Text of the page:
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Instagram's Evolution: From a Photographer's Paradise to a Social Media Powerhouse
In its early days, Instagram was lauded as a haven for the artistically inclined. The platform offered a unique digital space where professional or otherwise photographers could exhibit their creativity and engage in dialogues about the craft. However, the platform has dramatically changed since its acquisition by Facebook (now Meta) (Manovich, 2016).
The initial sign of change surfaced when Instagram shifted from a chronological feed to an algorithmic one, a move that stirred considerable debate within the artistic community (Tufekci, 2015). Previously, the user's feed featured the most recent posts at the top. After the switch, posts were ranked based on predicted interests derived from a user's interaction history. Although the aim was to present users with content tailored to their preferences, the alteration raised questions about the discoverability of new content, particularly for photographers and visual artists. Discoverability is crucial for these creatives, as their growth and engagement depend significantly on their work's visibility (Kaplan & Haenlein, 2010).
The algorithmic shift wasn't the only significant transformation Instagram underwent. The platform started aligning itself with the trend of commercialization, typical of other social media platforms. As these platforms sought to monetize their extensive user base, the focus shifted from providing a space for creativity and self-expression to optimizing user engagement and ad revenue. Consequently, the Instagram feed started to brim with advertisements and sponsored posts. This new commercial focus challenged the creative community, pushing photographers and visual artists into competition with commercial posts for visibility and engagement (Kaplan & Haenlein, 2010).
The transformation of Instagram extended beyond algorithmic and commercial shifts. The platform began prioritizing video content in various formats: stories, reels, IGTV, etc., over traditional still images (Marwick, 2015)—the introduction of these new formats brought a host of storytelling opportunities. However, it also meant adjusting to a steep learning curve for photographers steeped in still imagery. Now, the platform that once thrived on still images caters to short-form video content, leaving photographers grappling with the choice of adapting or risking falling behind.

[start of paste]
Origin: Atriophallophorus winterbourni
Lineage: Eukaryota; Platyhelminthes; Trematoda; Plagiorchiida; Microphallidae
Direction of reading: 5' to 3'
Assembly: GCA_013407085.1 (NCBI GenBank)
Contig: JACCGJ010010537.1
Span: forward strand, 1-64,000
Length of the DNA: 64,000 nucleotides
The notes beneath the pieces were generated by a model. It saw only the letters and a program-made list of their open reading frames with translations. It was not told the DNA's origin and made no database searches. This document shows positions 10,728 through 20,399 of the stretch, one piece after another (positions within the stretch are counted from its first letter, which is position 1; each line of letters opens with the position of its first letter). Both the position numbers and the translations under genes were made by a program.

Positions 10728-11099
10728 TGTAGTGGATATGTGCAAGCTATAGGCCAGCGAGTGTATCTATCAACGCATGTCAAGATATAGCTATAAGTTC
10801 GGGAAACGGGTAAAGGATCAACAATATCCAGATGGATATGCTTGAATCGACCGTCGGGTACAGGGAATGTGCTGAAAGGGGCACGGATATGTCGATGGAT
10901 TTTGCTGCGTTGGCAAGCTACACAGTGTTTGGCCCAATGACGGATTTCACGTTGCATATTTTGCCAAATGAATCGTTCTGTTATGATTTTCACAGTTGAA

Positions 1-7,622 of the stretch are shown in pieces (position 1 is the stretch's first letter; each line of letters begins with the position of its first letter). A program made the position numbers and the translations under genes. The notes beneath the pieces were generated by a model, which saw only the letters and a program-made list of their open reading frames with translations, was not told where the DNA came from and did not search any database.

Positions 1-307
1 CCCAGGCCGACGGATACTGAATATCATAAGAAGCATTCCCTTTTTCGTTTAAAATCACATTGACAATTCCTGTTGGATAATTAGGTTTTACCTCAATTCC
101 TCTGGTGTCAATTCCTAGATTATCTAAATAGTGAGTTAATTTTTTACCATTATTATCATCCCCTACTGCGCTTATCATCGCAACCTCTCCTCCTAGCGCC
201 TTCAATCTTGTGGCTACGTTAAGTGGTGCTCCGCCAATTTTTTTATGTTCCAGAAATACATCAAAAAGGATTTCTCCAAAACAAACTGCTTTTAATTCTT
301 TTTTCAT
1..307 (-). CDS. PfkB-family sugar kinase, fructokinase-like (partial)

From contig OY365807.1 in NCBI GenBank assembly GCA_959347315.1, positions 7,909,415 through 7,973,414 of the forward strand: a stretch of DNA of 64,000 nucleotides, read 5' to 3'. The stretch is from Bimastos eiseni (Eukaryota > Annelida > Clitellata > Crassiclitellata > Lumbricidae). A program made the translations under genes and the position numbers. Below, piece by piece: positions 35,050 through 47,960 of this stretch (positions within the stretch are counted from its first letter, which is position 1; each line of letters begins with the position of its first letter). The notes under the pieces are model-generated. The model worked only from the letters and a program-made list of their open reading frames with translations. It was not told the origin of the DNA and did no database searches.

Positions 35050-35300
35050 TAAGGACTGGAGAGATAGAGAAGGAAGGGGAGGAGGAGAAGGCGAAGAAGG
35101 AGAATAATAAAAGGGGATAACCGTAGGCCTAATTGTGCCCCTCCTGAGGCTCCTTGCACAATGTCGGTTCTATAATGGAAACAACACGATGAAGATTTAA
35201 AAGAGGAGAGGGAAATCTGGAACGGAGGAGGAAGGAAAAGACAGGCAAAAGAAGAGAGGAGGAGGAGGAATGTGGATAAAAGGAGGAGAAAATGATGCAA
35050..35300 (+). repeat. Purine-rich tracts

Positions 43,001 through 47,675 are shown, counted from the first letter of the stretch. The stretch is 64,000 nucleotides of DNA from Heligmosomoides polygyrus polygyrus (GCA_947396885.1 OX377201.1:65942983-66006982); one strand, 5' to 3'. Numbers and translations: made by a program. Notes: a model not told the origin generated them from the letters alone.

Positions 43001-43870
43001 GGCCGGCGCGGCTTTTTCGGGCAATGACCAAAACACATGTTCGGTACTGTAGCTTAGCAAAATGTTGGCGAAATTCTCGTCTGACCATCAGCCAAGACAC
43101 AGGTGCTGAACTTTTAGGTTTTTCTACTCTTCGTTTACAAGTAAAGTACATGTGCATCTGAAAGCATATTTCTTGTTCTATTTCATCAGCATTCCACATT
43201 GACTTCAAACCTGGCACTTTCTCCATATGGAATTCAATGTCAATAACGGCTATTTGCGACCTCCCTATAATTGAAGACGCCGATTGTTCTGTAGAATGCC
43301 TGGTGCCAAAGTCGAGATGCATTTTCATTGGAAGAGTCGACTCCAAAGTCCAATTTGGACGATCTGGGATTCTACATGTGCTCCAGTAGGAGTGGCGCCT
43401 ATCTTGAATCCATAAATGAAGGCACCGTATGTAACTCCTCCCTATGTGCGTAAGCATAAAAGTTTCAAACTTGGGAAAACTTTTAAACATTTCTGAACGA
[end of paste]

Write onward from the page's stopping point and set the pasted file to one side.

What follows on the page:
Instagram's design also underwent changes that promoted fleeting interactions over in-depth discussions, disrupting the dynamics of the creative community on the platform (Kietzmann et al., 2011). The user interface encourages short, quick interactions such as likes, comments, and shares, which are beneficial but don't substitute for more profound, more meaningful dialogues. This reduction in meaningful interactions deprives the artistic community of crucial feedback on their work and lessens opportunities for substantive engagement.
Another aspect of Instagram that has garnered criticism from its users is the community guidelines, especially those about nudity (Senft & Baym, 2015). Intended to safeguard the community, these guidelines have been accused of inhibiting artistic freedom and propagating a narrow, conservative view of acceptable content. Artists exploring themes of body positivity, sexuality, or nudity often encounter these guidelines as roadblocks, impacting their ability to share their work freely.
However, despite the challenges faced by photographers and artists on Instagram, emerging alternatives offer hope. Platforms such as Vero and Ello have positioned themselves as counterpoints to Instagram. These platforms promise a more creator-friendly experience with fewer algorithmic restrictions, tolerant content policies, and a design that values the artist over the advertiser.
Instagram's evolution serves as a reflection of more significant shifts in the digital content landscape. The changes in the platform, from its algorithmic restructuring to its commercial focus and content guidelines, have far-reaching implications for photographers and visual artists. Yet, the emergence of alternative media like Vero and Ello signals the potential for digital spaces that can strike a balance between commercial viability and nurturing a creative community. Only time will tell if these platforms will be successful in this endeavor, offering a beacon of hope for artists seeking a digital space that resonates with their creative ambitions.
Frier, S. (2020). No filter: The inside story of Instagram. Simon and Schuster.
Kaplan, A. M., & Haenlein, M. (2010). Users of the world, unite! The challenges and opportunities of Social Media. Business Horizons, 53(1), 59-68.
Kietzmann, J. H., Hermkens, K., McCarthy, I. P., & Silvestre, B. S. (2011). Social media? Get serious! Understanding the functional building blocks of social media. Business Horizons, 54(3), 241-251.
Manovich, L. (2016). Instagram and contemporary image. Manovich.net. Retrieved from http://manovich.net/index.php/projects/instagram-and-contemporary-image
Marwick, A. E. (2015). Instafame: Luxury selfies in the attention economy. Public Culture, 27(1 (75)), 137-160.
Senft, T. M., & Baym, N. K. (2015). What does the selfie say? Investigating a global phenomenon. International Journal of Communication, 9, 1588-1606.
Tufekci, Z. (2015). Algorithmic harms beyond Facebook and Google: Emergent challenges of computational agency. Journal on Telecommunications and High Technology Law, 13, 203.